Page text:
I’ve found some favorite resources on writing Android apps. One of my favorites is Virgil Dobjanschi’s Google I/O Talk on Android apps as REST clients. This talk is relevant to every business-related app I’ve ever built, because most apps, on a general level, solve a lot of the same problems. Fetching data from an API and displaying it on the app is one of those problems. How many apps that I’ve built have demanded this functionality? All of them.
Virgil describes a couple of different levels of advancement for fetching and displaying data in an Android app. Lately, I have favored the most advanced one: making a call with a service, sticking the results in a database, and accessing them with a content provider and cursor loader to display on the UI.
Lots of tutorials will help you implement this pattern…on the simplest level. But what happens when, say, you have multiple tables, and you want to register updates for all of them on the same UI? If your LoaderCallbacks implementer is pulling from multiple databases, then your onLoadFinished() method has to distinguish between different CursorLoaders for each of your databases. And if the generic type for any of the CursorLoaders is the same, then you need to distinguish between them from within one onLoadFinished() method—because you can’t implement that method twice with the same signature.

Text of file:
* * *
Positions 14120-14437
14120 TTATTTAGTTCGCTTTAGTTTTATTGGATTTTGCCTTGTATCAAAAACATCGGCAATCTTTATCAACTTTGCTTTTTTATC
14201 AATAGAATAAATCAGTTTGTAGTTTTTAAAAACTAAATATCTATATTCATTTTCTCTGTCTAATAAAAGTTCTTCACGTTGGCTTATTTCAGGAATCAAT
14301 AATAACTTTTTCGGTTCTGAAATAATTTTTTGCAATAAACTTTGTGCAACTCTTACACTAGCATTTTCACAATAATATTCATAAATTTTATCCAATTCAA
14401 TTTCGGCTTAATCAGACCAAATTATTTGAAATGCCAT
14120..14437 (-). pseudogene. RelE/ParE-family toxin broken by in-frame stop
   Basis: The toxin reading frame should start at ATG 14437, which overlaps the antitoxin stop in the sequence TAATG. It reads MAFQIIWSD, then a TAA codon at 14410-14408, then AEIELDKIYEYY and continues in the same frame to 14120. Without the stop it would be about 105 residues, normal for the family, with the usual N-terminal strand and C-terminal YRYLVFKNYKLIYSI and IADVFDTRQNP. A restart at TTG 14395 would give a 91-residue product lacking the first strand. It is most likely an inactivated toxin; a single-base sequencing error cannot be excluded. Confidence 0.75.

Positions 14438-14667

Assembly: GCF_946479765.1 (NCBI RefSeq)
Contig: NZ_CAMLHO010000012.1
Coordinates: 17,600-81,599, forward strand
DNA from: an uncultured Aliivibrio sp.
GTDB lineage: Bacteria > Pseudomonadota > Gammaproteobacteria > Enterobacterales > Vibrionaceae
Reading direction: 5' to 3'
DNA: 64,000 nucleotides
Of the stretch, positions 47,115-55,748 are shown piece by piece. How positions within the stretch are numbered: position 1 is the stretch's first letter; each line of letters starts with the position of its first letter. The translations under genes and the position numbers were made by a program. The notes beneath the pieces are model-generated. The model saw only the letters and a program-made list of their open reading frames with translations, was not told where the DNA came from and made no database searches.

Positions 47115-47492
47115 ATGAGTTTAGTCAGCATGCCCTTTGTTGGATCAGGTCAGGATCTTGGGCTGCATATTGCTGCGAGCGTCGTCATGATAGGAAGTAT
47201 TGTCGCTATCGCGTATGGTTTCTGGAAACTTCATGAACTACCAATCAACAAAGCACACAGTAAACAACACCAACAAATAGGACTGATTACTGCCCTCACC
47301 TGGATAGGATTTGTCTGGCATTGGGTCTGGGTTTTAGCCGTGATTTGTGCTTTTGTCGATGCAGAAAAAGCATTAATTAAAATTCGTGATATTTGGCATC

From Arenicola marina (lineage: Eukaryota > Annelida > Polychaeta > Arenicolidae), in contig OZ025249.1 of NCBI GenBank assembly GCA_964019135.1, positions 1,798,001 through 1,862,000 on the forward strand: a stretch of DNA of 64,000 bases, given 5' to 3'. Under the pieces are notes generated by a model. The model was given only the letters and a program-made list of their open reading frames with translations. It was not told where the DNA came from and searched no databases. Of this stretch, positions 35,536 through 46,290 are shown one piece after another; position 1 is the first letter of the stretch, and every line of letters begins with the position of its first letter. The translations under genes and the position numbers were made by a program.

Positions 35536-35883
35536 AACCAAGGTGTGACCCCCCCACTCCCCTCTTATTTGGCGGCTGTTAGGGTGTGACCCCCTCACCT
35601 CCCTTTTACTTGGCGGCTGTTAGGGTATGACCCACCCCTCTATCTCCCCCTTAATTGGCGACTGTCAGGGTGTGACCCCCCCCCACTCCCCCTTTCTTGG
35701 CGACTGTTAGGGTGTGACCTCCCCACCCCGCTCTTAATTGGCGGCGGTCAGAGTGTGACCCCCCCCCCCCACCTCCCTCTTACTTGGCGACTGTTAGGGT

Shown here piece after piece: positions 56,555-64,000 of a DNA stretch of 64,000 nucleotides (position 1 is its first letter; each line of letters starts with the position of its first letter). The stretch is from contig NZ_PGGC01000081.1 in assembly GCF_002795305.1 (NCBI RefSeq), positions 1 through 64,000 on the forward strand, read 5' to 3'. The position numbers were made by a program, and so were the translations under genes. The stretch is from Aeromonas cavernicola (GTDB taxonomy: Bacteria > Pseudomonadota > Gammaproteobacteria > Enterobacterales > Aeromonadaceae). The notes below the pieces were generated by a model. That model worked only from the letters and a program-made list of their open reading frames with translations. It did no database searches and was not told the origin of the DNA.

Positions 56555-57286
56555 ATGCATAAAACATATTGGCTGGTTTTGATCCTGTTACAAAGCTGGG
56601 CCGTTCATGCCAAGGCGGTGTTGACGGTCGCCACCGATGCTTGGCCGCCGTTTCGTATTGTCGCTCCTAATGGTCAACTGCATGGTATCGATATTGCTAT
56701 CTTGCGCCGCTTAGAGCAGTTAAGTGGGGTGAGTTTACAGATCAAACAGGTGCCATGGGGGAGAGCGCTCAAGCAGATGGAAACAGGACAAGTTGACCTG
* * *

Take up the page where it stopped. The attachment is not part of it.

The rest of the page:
Everyone on StackOverflow describes one of two solutions.
1) Implement two separate onLoadFinished methods and change one of the Loader’s generic types to not-a-cursor for the express purpose of loading them both in one activity/fragment. This works by adding a layer of indirection that can make the code confusing for developers who are unfamiliar with the pattern.
2) rely on the loader ID, which makes total sense, and works for the implementation code. The problem comes, as it frequently does with mobile development, when you try to unit test this approach. When we call onCreateLoader() from a test, the loader id does not get set.
Seriously, take this code:
Print the loader.getId() for the loader that gets returned when you call onCreateLoader() in your tests. It will be zero in both cases, despite the fact that we expect the ids to be 1 and 2.
So what to do? I spelunked through the CursorLoader code a little and found a method that sets the id on the CursorLoader: registerListener(int id, OnLoadCompleteListener<Cursor> listener).
So when we add this call to our onCreateLoader() method, we get this:
and that sets the loader id!
So now you can have a clean switch case in your onLoadFinished() method:
If you have been banging your head against this (as I did at first), please pay it forward and share this post with another Android dev who might like to know.